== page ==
Asia

Mazar-e Sharif attack: Afghanistan mourns deadly Taliban assault

Relatives carry the body of one of the victims of a Taliban attack on an Afghan military base Image copyright Reuters
Image caption The Afghan government is battling a long-running Taliban insurgency

Afghanistan is holding a day of national mourning after the Taliban attacked an army base, killing or wounding more than 100 soldiers.

President Ashraf Ghani said the assault near the northern city of Mazar-e-Sharif had been contrary to all human values and Islamic teachings.

Insurgents targeted those leaving Friday prayers at the base's mosque and others in a canteen, the army said.

Some of the survivors suggested the attackers had had inside help.

One of the injured soldiers said: "When an attacker enters the base, why was he not challenged? There is not just one barrier or security gate, there are seven or eight."

The Taliban in a statement said it had carried out the attack, one of the deadliest on a military site in a country that has seen numerous insurgent attacks.

The fighters, dressed in Afghan military uniforms and driving military vehicles, made their way into the compound before opening fire, the army said.

At least 10 Taliban militants were also killed in the fighting and one attacker was detained.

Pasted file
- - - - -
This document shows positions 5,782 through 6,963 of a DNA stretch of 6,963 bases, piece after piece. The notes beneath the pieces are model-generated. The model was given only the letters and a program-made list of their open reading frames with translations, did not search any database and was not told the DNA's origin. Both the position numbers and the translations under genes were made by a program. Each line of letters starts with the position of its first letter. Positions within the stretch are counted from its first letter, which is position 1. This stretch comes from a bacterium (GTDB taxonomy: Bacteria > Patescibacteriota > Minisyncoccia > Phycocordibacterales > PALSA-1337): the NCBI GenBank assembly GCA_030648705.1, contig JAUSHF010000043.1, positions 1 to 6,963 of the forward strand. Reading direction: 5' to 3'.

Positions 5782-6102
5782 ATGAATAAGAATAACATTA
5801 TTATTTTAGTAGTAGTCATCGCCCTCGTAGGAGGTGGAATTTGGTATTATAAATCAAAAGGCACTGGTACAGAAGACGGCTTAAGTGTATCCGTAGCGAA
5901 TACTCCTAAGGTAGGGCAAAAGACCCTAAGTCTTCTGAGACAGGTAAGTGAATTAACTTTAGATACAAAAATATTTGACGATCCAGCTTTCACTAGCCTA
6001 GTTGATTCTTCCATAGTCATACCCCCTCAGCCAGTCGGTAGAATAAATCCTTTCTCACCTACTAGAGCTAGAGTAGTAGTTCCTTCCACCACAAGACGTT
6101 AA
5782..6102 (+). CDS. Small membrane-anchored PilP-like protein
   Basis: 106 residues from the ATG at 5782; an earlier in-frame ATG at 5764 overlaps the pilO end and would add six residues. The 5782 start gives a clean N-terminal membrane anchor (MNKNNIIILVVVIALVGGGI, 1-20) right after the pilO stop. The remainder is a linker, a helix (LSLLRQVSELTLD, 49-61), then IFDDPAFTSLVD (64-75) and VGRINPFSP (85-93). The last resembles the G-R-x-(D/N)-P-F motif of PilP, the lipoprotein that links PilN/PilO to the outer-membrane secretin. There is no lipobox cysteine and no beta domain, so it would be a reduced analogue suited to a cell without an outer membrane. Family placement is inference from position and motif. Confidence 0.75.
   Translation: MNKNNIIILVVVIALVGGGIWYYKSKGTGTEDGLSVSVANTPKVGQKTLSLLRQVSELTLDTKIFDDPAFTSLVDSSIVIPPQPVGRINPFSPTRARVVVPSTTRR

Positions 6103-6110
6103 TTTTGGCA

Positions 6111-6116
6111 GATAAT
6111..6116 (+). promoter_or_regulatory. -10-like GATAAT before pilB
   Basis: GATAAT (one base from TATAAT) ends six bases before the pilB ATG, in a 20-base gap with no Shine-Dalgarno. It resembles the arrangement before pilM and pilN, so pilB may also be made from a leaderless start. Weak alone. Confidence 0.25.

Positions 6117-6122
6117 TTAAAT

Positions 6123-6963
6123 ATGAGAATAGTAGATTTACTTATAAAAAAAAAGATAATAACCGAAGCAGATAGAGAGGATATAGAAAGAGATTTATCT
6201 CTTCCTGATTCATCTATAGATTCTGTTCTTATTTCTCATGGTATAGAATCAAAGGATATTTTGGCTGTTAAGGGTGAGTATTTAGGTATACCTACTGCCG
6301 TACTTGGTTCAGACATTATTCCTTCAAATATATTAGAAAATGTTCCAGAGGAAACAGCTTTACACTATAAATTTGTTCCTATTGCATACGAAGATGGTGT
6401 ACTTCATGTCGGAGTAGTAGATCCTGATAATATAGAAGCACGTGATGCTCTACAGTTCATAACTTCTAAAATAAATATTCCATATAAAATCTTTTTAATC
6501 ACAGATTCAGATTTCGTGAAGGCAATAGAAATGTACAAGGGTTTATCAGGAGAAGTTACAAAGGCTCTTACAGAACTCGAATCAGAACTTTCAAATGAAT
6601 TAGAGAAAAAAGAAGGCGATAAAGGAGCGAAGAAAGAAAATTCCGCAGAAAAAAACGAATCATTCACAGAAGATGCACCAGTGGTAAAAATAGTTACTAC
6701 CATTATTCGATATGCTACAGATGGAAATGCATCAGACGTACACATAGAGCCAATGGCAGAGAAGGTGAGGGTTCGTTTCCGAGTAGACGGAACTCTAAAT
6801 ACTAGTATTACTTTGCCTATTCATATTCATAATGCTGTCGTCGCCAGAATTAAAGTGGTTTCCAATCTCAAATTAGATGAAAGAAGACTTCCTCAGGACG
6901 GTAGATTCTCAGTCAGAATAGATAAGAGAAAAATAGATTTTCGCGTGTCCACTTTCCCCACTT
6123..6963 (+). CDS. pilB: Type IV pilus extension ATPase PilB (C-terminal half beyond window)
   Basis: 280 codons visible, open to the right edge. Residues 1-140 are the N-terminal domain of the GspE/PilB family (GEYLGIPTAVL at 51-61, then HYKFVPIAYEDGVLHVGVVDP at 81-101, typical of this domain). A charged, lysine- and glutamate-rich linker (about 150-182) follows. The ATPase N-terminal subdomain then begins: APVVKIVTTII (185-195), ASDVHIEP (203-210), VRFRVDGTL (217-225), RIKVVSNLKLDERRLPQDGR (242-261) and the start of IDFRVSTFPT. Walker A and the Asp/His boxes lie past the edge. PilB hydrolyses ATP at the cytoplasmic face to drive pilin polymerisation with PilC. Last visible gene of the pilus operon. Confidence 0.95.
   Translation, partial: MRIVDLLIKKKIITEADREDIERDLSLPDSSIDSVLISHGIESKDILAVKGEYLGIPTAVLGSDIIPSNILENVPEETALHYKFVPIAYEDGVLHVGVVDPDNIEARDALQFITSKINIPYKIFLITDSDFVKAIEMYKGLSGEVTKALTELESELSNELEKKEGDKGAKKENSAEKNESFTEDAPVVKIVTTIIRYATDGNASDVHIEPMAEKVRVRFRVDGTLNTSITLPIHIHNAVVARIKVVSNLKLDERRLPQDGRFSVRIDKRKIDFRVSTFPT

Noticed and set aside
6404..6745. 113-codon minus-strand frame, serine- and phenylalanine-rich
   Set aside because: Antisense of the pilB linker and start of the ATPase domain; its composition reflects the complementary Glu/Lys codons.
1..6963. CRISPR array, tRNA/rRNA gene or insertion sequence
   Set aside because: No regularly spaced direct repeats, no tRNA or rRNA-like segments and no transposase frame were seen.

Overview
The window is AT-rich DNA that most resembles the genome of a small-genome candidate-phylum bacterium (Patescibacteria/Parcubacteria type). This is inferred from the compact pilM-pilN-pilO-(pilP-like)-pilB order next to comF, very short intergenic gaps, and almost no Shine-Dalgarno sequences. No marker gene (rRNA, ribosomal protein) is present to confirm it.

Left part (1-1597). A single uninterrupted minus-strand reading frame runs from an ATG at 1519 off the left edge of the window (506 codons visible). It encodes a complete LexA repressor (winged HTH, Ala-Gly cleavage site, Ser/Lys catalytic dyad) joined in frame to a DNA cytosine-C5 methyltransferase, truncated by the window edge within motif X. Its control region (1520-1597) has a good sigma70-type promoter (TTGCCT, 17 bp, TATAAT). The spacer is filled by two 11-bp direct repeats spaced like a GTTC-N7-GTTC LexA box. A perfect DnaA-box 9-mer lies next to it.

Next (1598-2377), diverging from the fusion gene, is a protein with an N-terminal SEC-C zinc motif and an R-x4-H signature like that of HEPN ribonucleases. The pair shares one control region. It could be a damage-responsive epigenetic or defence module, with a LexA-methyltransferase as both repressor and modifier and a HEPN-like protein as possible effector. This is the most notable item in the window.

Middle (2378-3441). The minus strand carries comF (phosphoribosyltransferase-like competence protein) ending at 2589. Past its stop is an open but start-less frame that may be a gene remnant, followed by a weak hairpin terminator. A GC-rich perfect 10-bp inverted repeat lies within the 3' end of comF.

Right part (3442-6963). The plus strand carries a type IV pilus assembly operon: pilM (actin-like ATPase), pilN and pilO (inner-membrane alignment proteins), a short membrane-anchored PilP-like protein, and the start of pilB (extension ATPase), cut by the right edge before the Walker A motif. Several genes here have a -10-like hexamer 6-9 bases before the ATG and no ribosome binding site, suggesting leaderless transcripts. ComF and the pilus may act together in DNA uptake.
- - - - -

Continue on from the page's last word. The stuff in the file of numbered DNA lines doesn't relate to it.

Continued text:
The Afghan defence ministry did not release exact figures for Friday's attack, only saying more than 100 soldiers had died or been injured.

But other officials, speaking anonymously, said the death toll was at least 140.

Image copyright Reuters
Image caption President Ghani visited some of those wounded on Saturday
Image copyright Reuters
Image caption Some estimates put the death toll at more than 140

"Three months ago I sent my son to the army, I have not seen him since then," one father told AFP news agency. "And today, they give me his remains."

President Ghani flew to the area on Saturday and visited wounded troops.

The base at Mazar-e-Sharif is home to the Afghan National Army's 209th Corps, responsible for providing security to most of northern Afghanistan, including Kunduz province - which has seen heavy recent fighting.

Several German and other foreign soldiers are reported to be garrisoned there.

Meanwhile, the US military command in Afghanistan said that Taliban commander Quari Tayib had been killed in a coalition air strike.

It said that Tayib was "once known as the shadow Taliban governor of Takhar province" in the north-east, and was killed along with eight other Taliban fighters in the strike on 17 April.

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